Virtual fan walls for real-time cheer in sport

Sport has since quite a while ago served as the universal remedy for a distraught soul, hurting heart and deflated soul. Games are the events for fans to draw quality from just being together. The intrusion of Covid implied the suspension of play on an uncommon scale. It was a decent five months after the lockdown that the Indian sport swung back to activity last Saturday, offering genuinely necessary rest from present reality.

Despite the fact that the deferred Indian Premier League (IPL) returned miles away in the observer less stadiums of the United Arab Emirates on account of the pandemic, a great many fans are content that they have motivation to celebrate their basic delight. Closer home, the Whistle Podu Army — the official fan club of the three-time IPL champions Chennai Super Kings — is likewise adapting to this new typical. The club has been drawing in the fans virtually by having Zoom calls review and match days, compensating for the ones who couldn’t encounter the happiness of remaining in an ocean of yellow at MA Chidambaram Stadium and cheering boisterously their Thala MS Dhoni.

“We were excited to fill in the I, J, K stands, see a full house at Chepauk after a long time and also watch MS (Dhoni) back in action after 13 months (he last played a competitive game in July 2019). Then pandemic happened. But that the IPL is happening is in itself a blessing. Amidst the tough times, this acts as entertainment and relief,” says Prabhu Damodaran, co-founder of Whistle Podu Army.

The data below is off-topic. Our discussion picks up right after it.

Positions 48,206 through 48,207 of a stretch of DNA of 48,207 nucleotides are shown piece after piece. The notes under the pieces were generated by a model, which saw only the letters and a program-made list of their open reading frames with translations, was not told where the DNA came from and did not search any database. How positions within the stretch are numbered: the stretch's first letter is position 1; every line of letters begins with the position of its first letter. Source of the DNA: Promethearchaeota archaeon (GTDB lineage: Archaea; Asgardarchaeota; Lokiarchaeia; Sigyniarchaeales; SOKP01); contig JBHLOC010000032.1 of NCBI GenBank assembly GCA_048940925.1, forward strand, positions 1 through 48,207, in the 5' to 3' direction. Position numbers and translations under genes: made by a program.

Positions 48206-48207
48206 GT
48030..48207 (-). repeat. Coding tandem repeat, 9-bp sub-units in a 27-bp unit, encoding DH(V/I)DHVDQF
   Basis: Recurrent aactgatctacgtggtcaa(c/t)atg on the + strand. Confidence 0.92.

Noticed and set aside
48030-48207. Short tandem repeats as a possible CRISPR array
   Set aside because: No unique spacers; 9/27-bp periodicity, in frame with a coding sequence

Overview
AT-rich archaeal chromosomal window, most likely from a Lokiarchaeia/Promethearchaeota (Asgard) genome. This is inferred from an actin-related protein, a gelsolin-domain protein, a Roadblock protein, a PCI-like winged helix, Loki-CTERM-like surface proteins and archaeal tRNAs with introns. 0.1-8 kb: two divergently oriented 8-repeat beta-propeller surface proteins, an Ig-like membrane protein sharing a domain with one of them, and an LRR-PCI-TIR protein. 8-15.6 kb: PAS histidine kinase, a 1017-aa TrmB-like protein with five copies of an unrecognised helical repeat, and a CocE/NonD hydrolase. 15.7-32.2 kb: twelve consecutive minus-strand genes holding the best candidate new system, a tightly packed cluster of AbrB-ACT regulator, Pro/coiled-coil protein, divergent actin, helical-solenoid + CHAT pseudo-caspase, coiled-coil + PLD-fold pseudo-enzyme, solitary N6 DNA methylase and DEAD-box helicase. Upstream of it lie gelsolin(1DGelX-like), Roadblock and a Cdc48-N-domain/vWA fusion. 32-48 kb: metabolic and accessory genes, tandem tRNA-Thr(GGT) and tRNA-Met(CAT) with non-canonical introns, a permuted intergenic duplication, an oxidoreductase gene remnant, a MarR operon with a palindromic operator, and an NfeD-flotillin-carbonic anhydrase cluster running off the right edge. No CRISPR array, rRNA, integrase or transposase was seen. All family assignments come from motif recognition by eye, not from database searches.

While fans can’t truly be available at the stadiums, the Indian barricade has set four fan walls over the three venues in UAE. The Board of Control of Cricket in India (BCCI), alongside BookMyShow, has set up a system where the individuals who want to be available virtually, can sign in and register. With 96 slots assigned per team, the fortunate ones will end up cheering from the stands, virtually. “CSK fans are spread everywhere. We would have filled half the stadium at the Wankhede (Mumbai) or Eden Gardens (Kolkata) and have the same roar for Dhoni when he walks in.

We miss that, this season. But fan walls allow us to let them know that we are backing them,” he adds.

This time around, there is significantly greater commitment from ladies with a considerable lot of them composing web journals or giving match measurement or putting out recordings, calls attention to Damodaran. Despite the fact that Chepauk has had an ever increasing number of ladies filling the stands throughout the long term, very few had been dynamic online until this season, he includes.

For the Whistle Podu Army, it isn’t only the fans that they need to lock in.

To help the spirit of players who are in a bio-secure condition and have been away from the family for near two months, the club has plans to keep their web-based media handles dynamic by posting recordings of fans holding notices with messages of help for the group, and more. “We want to make sure we send a message to the team. Each one can make a placard and say ‘Whistle Podu’ or ‘Roar for CSK’ and take photos and videos, share it on social media. Barring the time they play match and train, players are in an isolated place with their smartphones.

We did observe that they notice our posts. We want to keep them in good spirits,” elaborates Damodaran.

At its best, sports can be uplifting and reassuring. That is the thing that the IPL has done. Despite the fact that the pandemic has not eased back down in India, the live sport has given individuals the expectation that the arrival of regularity isn’t excessively far off.

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